Got a 2007 or later O2 sensor-equipped bike? Is it running hot or pinging? A couple of these little gizmos may be all you need to fix the glitch. And all you need to install them yourself are some basic hand tools and a few wire-ties, no dyno time or downloads needed.
Each Xtreme in-Line Enrichment Device (XiED), of which you get two in a kit, is simply an electronic device that goes between the O2 sensor located in each exhaust header (you have two headers) and the bike’s wiring harness. Once installed, the XiED ($109.99) slightly alters the signal going back to the ECM from the O2 sensor. This altered signal tricks the ECM into changing the air/fuel ratio from the stock lean very setting of 14.5:1 to a slightly richer 13.8:1. (On our test bike the ratio was actually 13.7:1.) While this is not enough of a change to give any real power increases, this richer mix will help drop engine temperatures, eliminate some pinging, and slightly improve throttle response. However, this increase in fuel doesn’t occur throughout the entire rpm range of the engine. It’s only for the rpm range that the O2 sensors control, which is off-idle and most mid-range operation. It will not cure deceleration popping.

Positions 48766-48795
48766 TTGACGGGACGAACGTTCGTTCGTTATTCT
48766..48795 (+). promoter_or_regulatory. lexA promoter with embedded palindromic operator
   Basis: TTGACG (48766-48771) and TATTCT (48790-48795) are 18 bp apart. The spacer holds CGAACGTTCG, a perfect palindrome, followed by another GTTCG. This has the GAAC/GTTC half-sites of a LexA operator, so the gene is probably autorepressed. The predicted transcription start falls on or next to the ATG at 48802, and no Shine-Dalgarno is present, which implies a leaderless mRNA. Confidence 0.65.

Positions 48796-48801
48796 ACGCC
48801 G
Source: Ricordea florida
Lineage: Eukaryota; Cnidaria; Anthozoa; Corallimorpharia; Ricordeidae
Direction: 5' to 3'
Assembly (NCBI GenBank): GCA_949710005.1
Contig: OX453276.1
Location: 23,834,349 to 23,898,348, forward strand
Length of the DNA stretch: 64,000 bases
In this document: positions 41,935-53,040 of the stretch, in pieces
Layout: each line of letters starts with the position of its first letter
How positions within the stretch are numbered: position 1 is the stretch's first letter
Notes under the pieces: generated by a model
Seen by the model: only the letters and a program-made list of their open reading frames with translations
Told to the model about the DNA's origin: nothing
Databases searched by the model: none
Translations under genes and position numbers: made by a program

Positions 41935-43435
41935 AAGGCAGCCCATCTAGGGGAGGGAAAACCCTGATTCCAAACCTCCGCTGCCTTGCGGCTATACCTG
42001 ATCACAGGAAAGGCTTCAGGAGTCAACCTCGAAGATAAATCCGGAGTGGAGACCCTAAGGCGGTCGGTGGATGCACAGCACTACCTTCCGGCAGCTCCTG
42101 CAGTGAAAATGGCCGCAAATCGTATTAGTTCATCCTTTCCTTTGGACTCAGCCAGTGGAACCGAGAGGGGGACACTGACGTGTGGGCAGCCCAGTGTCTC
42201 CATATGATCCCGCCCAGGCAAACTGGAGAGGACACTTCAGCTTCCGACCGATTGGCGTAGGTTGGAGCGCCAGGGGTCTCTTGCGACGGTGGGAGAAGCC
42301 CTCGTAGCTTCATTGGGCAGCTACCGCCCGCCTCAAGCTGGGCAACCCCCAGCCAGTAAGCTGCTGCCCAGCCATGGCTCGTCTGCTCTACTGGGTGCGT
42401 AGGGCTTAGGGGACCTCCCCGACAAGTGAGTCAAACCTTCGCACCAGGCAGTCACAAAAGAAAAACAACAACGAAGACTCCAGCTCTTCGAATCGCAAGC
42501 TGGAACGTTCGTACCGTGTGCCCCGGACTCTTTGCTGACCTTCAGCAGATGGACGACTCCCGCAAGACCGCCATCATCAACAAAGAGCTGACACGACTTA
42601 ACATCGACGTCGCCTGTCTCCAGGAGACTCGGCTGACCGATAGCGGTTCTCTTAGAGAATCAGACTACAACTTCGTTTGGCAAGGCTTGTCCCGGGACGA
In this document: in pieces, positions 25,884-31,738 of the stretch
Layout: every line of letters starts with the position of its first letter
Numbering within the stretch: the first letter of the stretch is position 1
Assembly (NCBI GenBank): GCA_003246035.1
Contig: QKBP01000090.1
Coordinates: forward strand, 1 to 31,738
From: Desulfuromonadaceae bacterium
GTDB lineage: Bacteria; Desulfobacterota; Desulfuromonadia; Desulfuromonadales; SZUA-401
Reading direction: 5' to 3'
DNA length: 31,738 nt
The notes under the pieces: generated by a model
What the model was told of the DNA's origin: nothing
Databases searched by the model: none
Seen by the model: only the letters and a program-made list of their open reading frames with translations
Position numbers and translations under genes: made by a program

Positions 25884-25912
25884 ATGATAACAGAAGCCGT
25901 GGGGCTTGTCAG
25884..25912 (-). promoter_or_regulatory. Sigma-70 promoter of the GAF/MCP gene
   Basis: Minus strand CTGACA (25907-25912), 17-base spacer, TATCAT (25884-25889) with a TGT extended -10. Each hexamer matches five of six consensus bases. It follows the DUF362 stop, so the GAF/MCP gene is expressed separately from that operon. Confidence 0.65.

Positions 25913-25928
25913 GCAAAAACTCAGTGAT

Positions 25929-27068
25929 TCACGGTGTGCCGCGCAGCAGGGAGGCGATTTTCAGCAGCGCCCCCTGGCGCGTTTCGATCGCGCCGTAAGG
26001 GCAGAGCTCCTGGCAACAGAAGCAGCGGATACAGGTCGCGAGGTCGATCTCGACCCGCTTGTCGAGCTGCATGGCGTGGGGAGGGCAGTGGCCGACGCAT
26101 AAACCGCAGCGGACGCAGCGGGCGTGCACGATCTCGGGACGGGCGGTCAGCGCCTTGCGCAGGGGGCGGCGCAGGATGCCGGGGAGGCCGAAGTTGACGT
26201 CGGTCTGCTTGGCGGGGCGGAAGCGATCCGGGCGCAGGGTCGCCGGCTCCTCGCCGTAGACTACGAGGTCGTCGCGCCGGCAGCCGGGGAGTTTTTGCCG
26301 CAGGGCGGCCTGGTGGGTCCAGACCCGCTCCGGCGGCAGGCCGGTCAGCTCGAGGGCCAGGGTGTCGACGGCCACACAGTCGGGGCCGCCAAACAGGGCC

I’ll close with a couple of tips. Ask a friendly H-D mechanic to show you where the O2 sensors are located on your bike and how to disconnect the sensor wire from the harness. This will eliminate the hardest parts of the installation. And don’t worry if you get 131/151 trouble codes, which sometimes happens after the Nightrider is installed. AIM
–Chris Maida as published in American Iron Magazine, the world’s best selling Harley magazine.
S&P Mullen Enterprises Inc.
Oldsmar, FL 34677